Continue reading BRT update: what you should know before the comment period ends Wednesday
In the future, you may receive a bill that shows you a map of where you drove and how much you owe. The map above shows an actual, circuitous route I took from Avondale to the Loop, and was generated by a GPS device I carry.
This is part two of two about a seminar in October about infrastructure funding and financing held by the Metropolitan Planning Council at their office at 140 S Dearborn. The first article talked about innovative ways to fund construction of highways, airports, transit, and other capital-intensive projects. The final speaker, Dr. Paul Hanley from the University of Iowa, talked about charging drivers based not on how much gas they use, but the distance they drive. This is known under several names but here I’ll be using “mileage charge” (see note 1).
A mileage charge can make up for the loss of gas tax revenues that’s happening because of an improvement in cars’ fuel efficiency, and that Americans as a whole are driving less. It would also charge those who drive electric cars; the current gas tax system, in essence, has those who drive the least efficient automobiles pay more for 100 miles of driving on roads than those with the most efficient automobiles. Each jurisdiction you drive through could have a different charge, similar to how each state, county, and city can charge a different rate for gas taxes (see note 2). Continue reading Replacing the gas tax with distance-based charging
The Metropolitan Planning Council graciously provided me with a free entry to a seminar in October about infrastructure funding and financing at their office at 140 S Dearborn. The seminar featured Rob Puentes of the Brookings Institution, Illinois Senator Heather Stearns, and Dr. Paul Hanley a professor at the University of Iowa. They talked about three innovative ways to fund construction of highways, airports, transit, and other capital-intensive projects: the surface transportation bill (Puentes), public-private partnerships (Stearns), and distance-based taxing (Hanley).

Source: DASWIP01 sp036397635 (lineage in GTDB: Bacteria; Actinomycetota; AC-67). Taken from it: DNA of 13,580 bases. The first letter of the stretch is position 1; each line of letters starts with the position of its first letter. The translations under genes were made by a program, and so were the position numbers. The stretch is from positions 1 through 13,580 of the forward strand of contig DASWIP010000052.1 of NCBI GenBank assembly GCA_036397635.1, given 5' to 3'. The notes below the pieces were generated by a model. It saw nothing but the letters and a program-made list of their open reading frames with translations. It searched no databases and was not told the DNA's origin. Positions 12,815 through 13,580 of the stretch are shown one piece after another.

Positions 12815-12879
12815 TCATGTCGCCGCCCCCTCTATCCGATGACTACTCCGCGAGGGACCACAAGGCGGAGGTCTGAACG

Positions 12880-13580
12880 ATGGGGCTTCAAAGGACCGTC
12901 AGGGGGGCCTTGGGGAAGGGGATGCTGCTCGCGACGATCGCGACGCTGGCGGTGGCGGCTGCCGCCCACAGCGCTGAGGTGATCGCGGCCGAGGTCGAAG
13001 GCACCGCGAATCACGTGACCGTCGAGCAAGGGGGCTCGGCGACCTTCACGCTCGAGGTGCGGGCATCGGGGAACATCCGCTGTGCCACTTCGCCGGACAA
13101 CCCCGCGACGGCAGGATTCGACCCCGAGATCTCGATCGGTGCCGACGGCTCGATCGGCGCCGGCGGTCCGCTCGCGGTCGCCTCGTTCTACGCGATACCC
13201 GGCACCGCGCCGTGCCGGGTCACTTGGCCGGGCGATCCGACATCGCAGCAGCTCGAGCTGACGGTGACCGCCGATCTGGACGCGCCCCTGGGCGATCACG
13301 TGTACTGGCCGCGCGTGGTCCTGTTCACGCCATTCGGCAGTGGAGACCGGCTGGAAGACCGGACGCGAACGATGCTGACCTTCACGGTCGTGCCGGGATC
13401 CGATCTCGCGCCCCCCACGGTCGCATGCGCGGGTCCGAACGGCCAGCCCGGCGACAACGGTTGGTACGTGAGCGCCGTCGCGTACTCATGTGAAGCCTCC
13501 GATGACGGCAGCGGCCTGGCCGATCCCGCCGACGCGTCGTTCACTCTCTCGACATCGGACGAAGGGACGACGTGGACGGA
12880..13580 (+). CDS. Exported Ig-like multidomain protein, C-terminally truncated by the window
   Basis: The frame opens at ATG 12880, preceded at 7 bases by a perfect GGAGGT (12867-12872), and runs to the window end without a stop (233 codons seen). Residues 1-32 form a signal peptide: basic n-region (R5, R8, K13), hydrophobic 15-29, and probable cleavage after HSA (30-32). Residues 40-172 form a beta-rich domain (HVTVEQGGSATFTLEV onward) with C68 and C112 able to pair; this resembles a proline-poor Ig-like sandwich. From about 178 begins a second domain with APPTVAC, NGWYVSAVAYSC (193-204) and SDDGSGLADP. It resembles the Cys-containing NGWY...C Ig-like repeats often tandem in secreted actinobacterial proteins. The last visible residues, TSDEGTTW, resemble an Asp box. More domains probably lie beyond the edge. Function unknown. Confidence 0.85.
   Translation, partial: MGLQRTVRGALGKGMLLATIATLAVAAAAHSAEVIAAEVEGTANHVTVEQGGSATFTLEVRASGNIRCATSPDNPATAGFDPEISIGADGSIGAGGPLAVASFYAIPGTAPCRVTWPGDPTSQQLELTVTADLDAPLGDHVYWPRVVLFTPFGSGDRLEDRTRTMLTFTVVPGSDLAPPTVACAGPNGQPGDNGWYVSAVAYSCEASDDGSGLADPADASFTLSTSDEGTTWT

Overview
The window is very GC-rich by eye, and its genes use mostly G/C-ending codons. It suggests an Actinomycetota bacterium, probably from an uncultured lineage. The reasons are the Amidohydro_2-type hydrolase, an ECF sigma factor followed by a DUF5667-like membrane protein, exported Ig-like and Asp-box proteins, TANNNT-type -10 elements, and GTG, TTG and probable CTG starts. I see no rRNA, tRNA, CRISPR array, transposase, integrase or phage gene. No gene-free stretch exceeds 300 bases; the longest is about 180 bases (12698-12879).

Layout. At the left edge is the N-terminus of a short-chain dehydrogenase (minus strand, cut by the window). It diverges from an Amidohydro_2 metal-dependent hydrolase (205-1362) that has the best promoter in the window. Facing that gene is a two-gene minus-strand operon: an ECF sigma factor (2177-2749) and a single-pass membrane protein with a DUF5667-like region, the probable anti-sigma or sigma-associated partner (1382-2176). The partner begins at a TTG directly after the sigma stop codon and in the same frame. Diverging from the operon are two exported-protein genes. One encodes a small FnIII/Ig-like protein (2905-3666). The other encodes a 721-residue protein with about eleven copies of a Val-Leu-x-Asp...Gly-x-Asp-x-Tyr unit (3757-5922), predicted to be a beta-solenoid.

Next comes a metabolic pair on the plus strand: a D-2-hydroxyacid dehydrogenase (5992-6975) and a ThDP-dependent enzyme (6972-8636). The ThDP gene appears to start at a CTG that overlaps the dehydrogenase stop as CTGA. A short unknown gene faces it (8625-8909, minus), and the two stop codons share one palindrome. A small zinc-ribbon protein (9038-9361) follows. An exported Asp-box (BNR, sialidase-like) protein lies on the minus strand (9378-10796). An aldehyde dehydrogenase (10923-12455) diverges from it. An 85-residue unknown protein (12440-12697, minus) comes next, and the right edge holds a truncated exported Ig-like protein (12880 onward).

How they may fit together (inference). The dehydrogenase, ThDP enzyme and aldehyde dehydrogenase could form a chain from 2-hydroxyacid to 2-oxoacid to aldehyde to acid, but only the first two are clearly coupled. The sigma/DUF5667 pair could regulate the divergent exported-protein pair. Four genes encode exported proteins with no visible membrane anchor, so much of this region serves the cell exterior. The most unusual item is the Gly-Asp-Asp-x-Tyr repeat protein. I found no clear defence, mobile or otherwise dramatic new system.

This article will be presented in two parts: presentations from Puentes and Stearns today, and Hanley on Friday. It is my intention that by presenting that discussion to readers, you can learn about some of the ways infrastructure in the United States is paid for.
Continue reading Innovative financing for transportation infrastructure, notes from a seminar
Enrique Peñalosa rides his bike. Photo by Colin Hughes.
I wish I was there to hear Enrique Peñalosa speak to the Chicago City Council’s Committee on Pedestrian Safety on August 17th. He’s now the director for Institute for Transportation and Development Policy (ITDP), which I liken to an international version of Chicago’s own Center for Neighborhood Technology (CNT). Prior to ITDP, he was a mayor of Bogotá, Colombia, where he built a world-renowned bus rapid transit (BRT) called TransMilenio and hundreds of kilometers of bike paths.
Why was he in Chicago? Continue reading A transportation definition of democracy